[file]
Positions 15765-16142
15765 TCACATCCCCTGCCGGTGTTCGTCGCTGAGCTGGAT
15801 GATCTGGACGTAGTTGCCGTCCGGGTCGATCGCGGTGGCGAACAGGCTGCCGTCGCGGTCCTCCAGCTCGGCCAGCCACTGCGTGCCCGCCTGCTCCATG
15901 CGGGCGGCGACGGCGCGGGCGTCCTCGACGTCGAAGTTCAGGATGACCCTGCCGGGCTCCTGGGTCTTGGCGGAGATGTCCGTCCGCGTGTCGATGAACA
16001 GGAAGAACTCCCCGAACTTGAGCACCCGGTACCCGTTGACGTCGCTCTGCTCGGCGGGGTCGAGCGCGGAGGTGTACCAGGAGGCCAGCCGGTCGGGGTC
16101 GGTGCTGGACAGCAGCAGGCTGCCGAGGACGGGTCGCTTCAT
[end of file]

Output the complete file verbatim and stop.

Positions 15765-16142
15765 TCACATCCCCTGCCGGTGTTCGTCGCTGAGCTGGAT
15801 GATCTGGACGTAGTTGCCGTCCGGGTCGATCGCGGTGGCGAACAGGCTGCCGTCGCGGTCCTCCAGCTCGGCCAGCCACTGCGTGCCCGCCTGCTCCATG
15901 CGGGCGGCGACGGCGCGGGCGTCCTCGACGTCGAAGTTCAGGATGACCCTGCCGGGCTCCTGGGTCTTGGCGGAGATGTCCGTCCGCGTGTCGATGAACA
16001 GGAAGAACTCCCCGAACTTGAGCACCCGGTACCCGTTGACGTCGCTCTGCTCGGCGGGGTCGAGCGCGGAGGTGTACCAGGAGGCCAGCCGGTCGGGGTC
16101 GGTGCTGGACAGCAGCAGGCTGCCGAGGACGGGTCGCTTCAT